The great architectural event of Edward’s reign was the beginning (1055) of Westminster Abbey. While living in Rouen he had become familiar with the Norman style; now, in commissioning the abbey that was to be the shrine and tomb of England’s genius, he bade or let it be designed in Norman Romanesque, on the same lines as the magnificent abbey church which had been started only five years before at Jumièges; here again was a Norman conquest before William. Westminster Abbey was the beginning of an architectural efflorescence that would give England the finest Romanesque buildings in Europe.
In that abbey Edward was laid to rest early in the fateful year 1066. On January 6 the assembled Witenagemot elected Harold king. He had hardly been crowned when news came that William, Duke of Normandy, claimed the throne and was preparing war. Edward, said William, had in 1051 promised to bequeath him the English crown in gratitude for thirty years of protection in Normandy. Apparently the promise had been made,28 but Edward, regretting or forgetting it, had, shortly before his death, recommended Harold as his successor; in any case such a promise had no validity unless approved by the Witan. But, said William, Harold, on a visit to him at Rouen (date now unknown), had accepted knighthood from him, had become William’s “man,” owed him submission according to feudal law, and had promised to recognize and support him as heir to Edward’s throne. Harold admitted this pledge.29 But again no oath of his could bind the English nation; the representatives of that nation had freely chosen him for its king; and Harold now resolved to defend that choice. William appealed to the Pope; Alexander II, counseled by Hildebrand, condemned Harold as a usurper, excommunicated him and his adherents, and declared William the lawful claimant of the English throne; he blessed William’s proposed invasion, and sent him a consecrated banner and a ring containing, within a diamond, a hair of St. Peter’s head.30 Hildebrand was glad to set a precedent for the papal disposition of thrones and deposition of kings; ten years later he would apply the precedent to Henry IV of Germany; and it would come in handy in 1213 with King John. Lanfranc, Abbot of Bec, joined William in calling the people of Normandy—indeed of all countries—to a holy war against the excommunicated king.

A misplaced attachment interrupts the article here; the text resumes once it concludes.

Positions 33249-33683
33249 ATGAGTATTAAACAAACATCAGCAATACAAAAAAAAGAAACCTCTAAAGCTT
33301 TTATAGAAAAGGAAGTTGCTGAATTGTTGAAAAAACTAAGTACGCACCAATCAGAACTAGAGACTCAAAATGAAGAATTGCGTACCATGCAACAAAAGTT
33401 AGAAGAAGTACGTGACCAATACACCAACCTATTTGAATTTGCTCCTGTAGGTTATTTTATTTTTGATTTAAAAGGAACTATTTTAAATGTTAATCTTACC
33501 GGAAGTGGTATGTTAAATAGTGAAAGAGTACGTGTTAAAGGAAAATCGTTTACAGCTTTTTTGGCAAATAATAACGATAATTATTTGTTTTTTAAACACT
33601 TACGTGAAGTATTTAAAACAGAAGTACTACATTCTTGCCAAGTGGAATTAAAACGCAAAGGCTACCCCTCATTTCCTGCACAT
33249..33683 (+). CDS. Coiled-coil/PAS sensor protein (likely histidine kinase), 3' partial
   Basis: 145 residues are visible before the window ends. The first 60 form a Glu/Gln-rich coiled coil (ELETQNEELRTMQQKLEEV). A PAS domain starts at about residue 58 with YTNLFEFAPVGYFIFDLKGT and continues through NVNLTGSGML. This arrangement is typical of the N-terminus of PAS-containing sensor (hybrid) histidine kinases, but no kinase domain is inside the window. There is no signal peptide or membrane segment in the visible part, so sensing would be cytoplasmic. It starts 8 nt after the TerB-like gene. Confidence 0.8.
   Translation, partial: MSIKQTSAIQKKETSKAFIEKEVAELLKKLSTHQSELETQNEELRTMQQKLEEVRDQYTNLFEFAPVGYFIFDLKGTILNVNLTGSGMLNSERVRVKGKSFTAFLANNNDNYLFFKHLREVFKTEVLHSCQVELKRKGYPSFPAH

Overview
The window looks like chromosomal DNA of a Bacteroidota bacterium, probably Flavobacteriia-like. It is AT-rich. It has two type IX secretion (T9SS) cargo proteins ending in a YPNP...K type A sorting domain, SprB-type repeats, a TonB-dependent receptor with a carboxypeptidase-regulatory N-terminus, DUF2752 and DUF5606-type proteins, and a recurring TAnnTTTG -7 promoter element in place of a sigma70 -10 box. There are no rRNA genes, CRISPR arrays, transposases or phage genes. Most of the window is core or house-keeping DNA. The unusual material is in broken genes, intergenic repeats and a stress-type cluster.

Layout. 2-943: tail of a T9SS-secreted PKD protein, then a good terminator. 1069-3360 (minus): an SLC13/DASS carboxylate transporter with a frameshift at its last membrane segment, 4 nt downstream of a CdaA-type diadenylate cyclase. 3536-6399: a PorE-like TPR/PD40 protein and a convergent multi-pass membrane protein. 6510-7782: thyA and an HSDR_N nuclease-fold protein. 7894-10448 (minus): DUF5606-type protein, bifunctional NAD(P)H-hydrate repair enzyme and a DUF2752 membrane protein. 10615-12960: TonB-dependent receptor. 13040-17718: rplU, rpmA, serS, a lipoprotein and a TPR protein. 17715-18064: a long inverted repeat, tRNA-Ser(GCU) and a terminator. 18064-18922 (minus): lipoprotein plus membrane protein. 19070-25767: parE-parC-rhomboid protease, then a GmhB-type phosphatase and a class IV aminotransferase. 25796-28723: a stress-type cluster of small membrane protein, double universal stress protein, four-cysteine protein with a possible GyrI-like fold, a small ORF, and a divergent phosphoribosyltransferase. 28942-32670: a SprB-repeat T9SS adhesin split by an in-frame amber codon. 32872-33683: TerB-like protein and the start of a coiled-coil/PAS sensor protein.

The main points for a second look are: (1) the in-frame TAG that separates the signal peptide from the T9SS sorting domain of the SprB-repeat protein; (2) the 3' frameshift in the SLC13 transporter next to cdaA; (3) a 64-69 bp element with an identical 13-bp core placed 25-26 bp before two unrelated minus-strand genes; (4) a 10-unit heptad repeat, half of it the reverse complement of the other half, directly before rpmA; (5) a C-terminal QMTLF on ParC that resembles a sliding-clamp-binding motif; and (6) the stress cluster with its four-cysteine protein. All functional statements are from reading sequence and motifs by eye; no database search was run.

The sins of Harold’s wild youth were now visited upon his benevolent maturity. His brother Tostig, long since exiled by the Witan, had not been recalled by Harold come to power. Tostig now allied himself with William, raised an army in the north, and persuaded King Harald Hardrada of Norway to join him by promising him the English throne. In September, 1066, as William’s armada of 1400 vessels sailed from Normandy, Tostig and Hardrada invaded Northumberland. York surrendered to them, and Hardrada was there crowned King of England. Harold rushed up with what troops he had, and defeated the northern invaders at Stamford Bridge (September 25); in that battle Tostig and Hardrada died. Harold moved south with a diminished force far too small to pit against William’s host, and every adviser bade him wait. But William was burning and harrowing southern England, and Harold felt bound to defend the soil that he once had ravaged but now loved. At Senlac, near Hastings, the two armies met (October 14), and fought for nine hours. Harold, his eye pierced by an arrow, fell blinded with blood, and was dismembered by Norman knights: one cut off his head, another a leg, another scattered Harold’s entrails over the field. When the English saw their captain fallen they fled. So great were the butchery and chaos that the monks who were later commissioned to find Harold’s body could not discover him until they led to the scene Edith Swansneck, who had been his mistress. She identified her lover’s mutilated body, and the fragments were buried in the church at Waltham that he had built. On Christmas Day, 1066, William I was crowned King of England.